Male Virgins?

(Male Virgins?) Bible Question


“Our teacher was teaching from Matthew 25. He said that the 10 virgins in the parable were men. I had not heard this. Were these ten virgins male?”


Then the kingdom of heaven will be comparable to ten virgins, who took their lamps and went out to meet the bridegroom. Five of them were foolish, and five were prudent. For when the foolish took their lamps, they took no oil with them, but the prudent took oil in flasks along with their lamps. Now while the bridegroom was delaying, they all got drowsy and began to sleep.

But at midnight there was a shout, ‘Behold, the bridegroom! Come out to meet him.’ Then all those virgins rose and trimmed their lamps. The foolish said to the prudent, ‘Give us some of your oil, for our lamps are going out.’ But the prudent answered, ‘No, there will not be enough for us and you too; go instead to the dealers and buy some for yourselves.’ And while they were going away to make the purchase, the bridegroom came, and those who were ready went in with him to the wedding feast; and the door was shut.

Later the other virgins also came, saying, ‘Lord, lord, open up for us.’ But he answered, ‘Truly I say to you, I do not know you.’ Be on the alert then, for you do not know the day nor the hour.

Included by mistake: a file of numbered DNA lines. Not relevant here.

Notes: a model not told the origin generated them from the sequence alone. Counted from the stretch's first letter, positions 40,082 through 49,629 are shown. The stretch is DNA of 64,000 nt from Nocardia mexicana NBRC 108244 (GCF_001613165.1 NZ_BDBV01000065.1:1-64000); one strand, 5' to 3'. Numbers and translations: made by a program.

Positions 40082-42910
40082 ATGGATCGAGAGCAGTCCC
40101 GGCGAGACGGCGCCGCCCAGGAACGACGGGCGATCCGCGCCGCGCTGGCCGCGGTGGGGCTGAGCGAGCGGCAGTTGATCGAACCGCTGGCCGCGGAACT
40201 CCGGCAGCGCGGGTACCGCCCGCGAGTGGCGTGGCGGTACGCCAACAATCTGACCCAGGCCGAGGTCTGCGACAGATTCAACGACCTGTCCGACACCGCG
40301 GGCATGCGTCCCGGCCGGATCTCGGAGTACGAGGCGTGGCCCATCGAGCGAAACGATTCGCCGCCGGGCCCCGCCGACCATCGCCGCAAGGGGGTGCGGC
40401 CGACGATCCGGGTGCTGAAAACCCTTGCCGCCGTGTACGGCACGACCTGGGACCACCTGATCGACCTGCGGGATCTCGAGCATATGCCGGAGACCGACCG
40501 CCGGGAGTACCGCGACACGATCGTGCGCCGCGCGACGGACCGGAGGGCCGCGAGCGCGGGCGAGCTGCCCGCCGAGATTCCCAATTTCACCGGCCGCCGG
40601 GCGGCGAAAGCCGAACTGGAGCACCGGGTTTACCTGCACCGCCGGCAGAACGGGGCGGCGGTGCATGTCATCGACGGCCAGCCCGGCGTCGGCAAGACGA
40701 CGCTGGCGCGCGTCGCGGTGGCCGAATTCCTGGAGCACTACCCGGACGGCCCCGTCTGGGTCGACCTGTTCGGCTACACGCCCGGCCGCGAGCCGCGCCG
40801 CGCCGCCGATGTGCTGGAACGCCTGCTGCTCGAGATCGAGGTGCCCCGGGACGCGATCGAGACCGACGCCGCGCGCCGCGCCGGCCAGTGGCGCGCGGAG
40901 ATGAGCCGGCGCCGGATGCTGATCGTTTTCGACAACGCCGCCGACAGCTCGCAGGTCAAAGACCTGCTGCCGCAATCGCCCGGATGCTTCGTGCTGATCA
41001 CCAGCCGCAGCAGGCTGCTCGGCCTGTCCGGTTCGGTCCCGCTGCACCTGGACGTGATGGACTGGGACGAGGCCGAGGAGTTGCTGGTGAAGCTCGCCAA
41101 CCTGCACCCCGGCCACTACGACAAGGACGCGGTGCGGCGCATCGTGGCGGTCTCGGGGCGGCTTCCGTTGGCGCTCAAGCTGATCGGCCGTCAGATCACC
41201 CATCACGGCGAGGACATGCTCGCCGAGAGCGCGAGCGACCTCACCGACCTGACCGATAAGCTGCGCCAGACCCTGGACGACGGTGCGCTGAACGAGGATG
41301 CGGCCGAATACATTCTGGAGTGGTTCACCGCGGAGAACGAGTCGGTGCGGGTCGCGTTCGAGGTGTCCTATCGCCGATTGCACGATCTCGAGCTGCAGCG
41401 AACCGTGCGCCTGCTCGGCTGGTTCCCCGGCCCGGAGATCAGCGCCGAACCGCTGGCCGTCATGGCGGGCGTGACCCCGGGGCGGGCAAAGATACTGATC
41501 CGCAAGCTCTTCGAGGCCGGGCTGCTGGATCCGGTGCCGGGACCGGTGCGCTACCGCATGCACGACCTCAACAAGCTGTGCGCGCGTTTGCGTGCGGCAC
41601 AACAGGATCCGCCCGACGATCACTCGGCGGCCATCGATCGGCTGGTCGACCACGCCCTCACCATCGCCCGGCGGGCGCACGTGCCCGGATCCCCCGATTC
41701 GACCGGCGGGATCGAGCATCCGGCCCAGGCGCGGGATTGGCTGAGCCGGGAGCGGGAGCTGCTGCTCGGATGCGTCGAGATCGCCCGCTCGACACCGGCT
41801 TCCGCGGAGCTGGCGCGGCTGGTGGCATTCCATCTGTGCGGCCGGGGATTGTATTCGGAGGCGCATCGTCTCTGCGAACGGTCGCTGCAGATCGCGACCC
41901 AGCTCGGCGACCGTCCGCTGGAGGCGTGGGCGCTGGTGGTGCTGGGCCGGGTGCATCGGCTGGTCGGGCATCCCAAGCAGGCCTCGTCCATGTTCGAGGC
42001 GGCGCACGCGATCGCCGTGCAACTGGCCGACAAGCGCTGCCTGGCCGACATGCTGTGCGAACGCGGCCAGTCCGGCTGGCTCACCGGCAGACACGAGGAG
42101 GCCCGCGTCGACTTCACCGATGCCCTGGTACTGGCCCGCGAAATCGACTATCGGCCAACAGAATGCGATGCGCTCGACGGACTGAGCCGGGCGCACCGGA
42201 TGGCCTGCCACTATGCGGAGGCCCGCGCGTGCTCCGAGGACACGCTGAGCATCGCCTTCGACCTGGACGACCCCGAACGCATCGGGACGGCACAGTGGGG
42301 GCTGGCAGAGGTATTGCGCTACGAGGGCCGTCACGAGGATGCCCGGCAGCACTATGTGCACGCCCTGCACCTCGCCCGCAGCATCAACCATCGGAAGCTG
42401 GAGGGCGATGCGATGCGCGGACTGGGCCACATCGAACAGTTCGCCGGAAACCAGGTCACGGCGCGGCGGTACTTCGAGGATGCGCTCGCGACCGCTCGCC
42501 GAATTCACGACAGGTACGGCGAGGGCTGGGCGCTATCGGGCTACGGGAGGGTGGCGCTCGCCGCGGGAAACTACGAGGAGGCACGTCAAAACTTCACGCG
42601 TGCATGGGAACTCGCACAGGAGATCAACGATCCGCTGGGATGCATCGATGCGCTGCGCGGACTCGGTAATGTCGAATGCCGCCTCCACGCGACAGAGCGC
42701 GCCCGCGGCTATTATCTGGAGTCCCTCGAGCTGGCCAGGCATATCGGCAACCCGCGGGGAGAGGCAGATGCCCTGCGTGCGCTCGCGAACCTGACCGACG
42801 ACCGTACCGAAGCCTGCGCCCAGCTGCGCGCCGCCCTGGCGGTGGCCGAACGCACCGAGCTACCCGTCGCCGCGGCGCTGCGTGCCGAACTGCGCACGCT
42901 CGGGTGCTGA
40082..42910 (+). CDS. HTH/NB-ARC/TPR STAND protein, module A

– Matthew 25:1 – 13 (New American Standard Bible)

The Greek word used here for “virgins” is “parthenois”. The word is a masculine form. New Testament Greek has three genders: masculine, feminine and neuter. This word is indeed masculine.

But, it is one of those words that was used for men and women. For instance, Mary (the mother of Jesus) was a “parthenois” (virgin) (Matthew 1:23, Luke 1:27). In both places this Greek word is used. In Acts 21, the preacher Philip had four parthenois (or virgin) daughters who prophesied (Acts 21:9). So, clearly the word used to refer to women as well as to men.

Therefore, we must let the context help us decide whether the term is referring to men or women. In the parable, the bridegroom is coming to the wedding feast. Typically, the groom in that culture would go to the house of his bride. There would be a feast (party) that could last a few days (sometimes a week or two). He might take his bride to his home immediately, or he might stay there and enjoy the company of family and friends.

Since the bridegroom is coming to the feast at the bride’s home (not his home), the ten virgins would probably be female friends of the bride. But even if they were male, the point of the parable is not changed. We must be ready to greet the bridegroom (Jesus) when He returns. We must not become lazy or tired in our waiting. Regardless of whether the virgins were male or female, we must be ready to meet the Lord.



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